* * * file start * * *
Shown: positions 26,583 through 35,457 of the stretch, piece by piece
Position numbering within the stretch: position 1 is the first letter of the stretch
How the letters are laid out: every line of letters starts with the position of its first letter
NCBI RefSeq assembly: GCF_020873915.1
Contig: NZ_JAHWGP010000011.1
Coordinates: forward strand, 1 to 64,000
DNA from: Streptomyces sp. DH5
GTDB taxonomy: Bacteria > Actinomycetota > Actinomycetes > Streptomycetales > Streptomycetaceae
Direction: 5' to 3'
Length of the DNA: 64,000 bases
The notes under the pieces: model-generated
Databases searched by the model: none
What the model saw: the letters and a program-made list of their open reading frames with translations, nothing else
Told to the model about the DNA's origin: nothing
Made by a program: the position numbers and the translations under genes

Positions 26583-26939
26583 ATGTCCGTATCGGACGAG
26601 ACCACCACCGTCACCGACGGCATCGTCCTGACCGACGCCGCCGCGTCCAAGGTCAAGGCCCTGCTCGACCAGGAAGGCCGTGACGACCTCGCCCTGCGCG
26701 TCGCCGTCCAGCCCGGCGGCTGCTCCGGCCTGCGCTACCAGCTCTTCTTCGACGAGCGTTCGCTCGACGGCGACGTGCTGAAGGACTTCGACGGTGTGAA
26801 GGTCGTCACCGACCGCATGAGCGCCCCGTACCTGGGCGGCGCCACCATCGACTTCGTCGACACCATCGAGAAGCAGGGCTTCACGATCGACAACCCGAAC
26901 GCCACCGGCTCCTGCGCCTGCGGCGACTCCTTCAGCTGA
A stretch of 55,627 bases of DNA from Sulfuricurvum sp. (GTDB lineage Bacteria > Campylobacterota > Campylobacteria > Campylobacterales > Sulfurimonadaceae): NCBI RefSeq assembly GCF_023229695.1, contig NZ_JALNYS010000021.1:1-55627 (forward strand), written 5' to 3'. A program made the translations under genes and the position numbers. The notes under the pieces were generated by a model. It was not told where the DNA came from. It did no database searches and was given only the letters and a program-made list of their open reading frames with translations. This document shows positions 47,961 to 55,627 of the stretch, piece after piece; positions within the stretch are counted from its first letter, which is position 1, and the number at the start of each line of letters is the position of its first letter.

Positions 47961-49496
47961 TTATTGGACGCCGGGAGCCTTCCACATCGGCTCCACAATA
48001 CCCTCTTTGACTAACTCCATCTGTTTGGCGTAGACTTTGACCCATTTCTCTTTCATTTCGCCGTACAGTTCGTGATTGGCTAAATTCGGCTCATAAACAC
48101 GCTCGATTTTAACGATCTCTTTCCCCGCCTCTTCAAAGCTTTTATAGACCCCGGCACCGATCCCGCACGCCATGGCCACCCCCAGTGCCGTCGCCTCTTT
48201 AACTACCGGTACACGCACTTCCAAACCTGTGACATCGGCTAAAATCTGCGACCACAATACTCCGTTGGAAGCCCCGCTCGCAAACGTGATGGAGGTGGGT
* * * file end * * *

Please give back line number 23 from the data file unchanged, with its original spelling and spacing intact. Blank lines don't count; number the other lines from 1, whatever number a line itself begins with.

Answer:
Positions 47961-49496